The National Party is floating a cut to New Zealand's 28 per cent company tax rate among a suite of possible tax changes it would promise going into the 2020 election.
"New Zealand has one of the highest company tax rates in the OECD at 28 per cent and we collect the fourth largest share of tax in the OECD from companies," the party's leader, Simon Bridges, said today at a launch of the party's economic policy discussion document in Auckland.
"Tax is one of the single largest costs for businesses and can be the difference between a business surviving or not. So we're asking questions about whether the company tax rate is becoming uncompetitive."
Finance spokesman Paul Goldsmith also re-committed National to its 2017 election campaign position to raising the age of entitlement for national superannuation from 65 at present to 67, but not starting that process for another 18 years, in 2037.
"We made this commitment to ensure the long-term sustainability of the scheme. We will again campaign on this," he said.
Also on the table are a proposal to allow savers to deduct the impact of inflation from their taxable interest income, small business tax relief modelled on Australia's, and accelerated depreciation for business assets.
Bridges accused the government of slowing the economy by slamming the brakes on a range of previously green-lit roading projects and failing to build momentum for plans of its own, such as the Auckland light rail lines.
"National is considering new approaches to infrastructure funding and procurement ranging from commercial revenue schemes, partnerships with the private sector and capital injections from general government spending," he said.
Congestion charging also remained on National's agenda to help "efficiently manage the flow of traffic" and which would be "revenue neutral." Work on that project began under the previous National-led government but was always some years over the horizon owing to the immaturity of available charging systems. Labour is also open to congestion charging, but only when sufficient public transport options to replace private car use are in place.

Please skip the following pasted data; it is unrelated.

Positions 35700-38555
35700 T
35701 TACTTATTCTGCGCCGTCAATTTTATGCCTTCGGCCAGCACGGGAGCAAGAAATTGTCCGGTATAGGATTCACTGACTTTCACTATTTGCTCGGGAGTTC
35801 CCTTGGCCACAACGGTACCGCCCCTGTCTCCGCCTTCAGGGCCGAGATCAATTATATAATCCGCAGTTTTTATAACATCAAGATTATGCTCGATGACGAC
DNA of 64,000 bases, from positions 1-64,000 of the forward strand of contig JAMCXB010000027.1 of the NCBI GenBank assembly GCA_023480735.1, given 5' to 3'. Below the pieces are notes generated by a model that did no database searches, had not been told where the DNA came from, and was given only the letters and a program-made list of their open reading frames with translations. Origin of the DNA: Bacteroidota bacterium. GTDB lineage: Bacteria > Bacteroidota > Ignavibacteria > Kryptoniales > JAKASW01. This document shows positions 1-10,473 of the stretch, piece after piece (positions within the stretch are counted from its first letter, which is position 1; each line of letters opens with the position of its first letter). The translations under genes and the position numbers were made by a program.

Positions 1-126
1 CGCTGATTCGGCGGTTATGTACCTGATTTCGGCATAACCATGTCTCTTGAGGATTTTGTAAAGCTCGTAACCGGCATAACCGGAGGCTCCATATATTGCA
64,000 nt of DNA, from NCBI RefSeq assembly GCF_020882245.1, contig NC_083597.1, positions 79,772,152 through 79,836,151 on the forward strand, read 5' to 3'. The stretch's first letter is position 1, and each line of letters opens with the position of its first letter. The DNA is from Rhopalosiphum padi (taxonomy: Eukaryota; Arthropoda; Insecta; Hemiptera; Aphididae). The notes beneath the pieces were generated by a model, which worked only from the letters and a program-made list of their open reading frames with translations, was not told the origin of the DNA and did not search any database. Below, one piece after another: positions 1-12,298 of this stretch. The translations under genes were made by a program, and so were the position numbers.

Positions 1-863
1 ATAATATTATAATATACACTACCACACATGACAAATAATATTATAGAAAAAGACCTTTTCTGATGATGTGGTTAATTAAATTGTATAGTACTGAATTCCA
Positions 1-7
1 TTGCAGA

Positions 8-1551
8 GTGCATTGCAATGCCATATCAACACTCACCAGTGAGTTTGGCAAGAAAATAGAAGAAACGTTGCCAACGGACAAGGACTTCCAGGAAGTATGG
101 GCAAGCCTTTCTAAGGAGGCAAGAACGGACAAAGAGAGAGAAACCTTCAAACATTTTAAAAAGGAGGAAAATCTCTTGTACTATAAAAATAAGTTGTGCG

Other elements of the discussion paper that would see National return to policies of the Key/English government include reintroducing specific health, education and law and order targets that were developed under then Finance Minister Bill English's 'social investment approach' and have been replaced by a wider set of targets by the current administration.
Amendments to the Public Finance Act and changes at the Treasury would seek to identify waste in public spending and refocus on the outcomes that policies were achieving.
The paper also commits National to imposing a requirement that all government agencies pay small businesses within 30 days of invoicing and introducing a voluntary 'Small Business Payments Guarantee', "committing large New Zealand businesses and not-for-profits to ensure New Zealand small businesses are paid on time and within 30 days."
Bridges also promised a "regulations bonfire," taking a leaf from the Donald Trump playbook by promising to "repeal 100 regulations in our first six months in government and we'll eliminate two old regulations for every new one we introduce."
On tax policy, National has already announced it would index tax brackets to inflation to deal with so-called 'bracket creep', where people on lower and middle incomes work their way into the top tax brackets simply because those brackets haven't been changed for some years.
Goldsmith recommitted that "we won't introduce any new taxes in our first term." The party would also repeal the regional fuel tax, repeal the offshore oil and gas exploration ban, overturn the current government's foreign investment restrictions, and repeal changes to employment legislation, including the removal of 90-day trials for firms employing more than 20 people.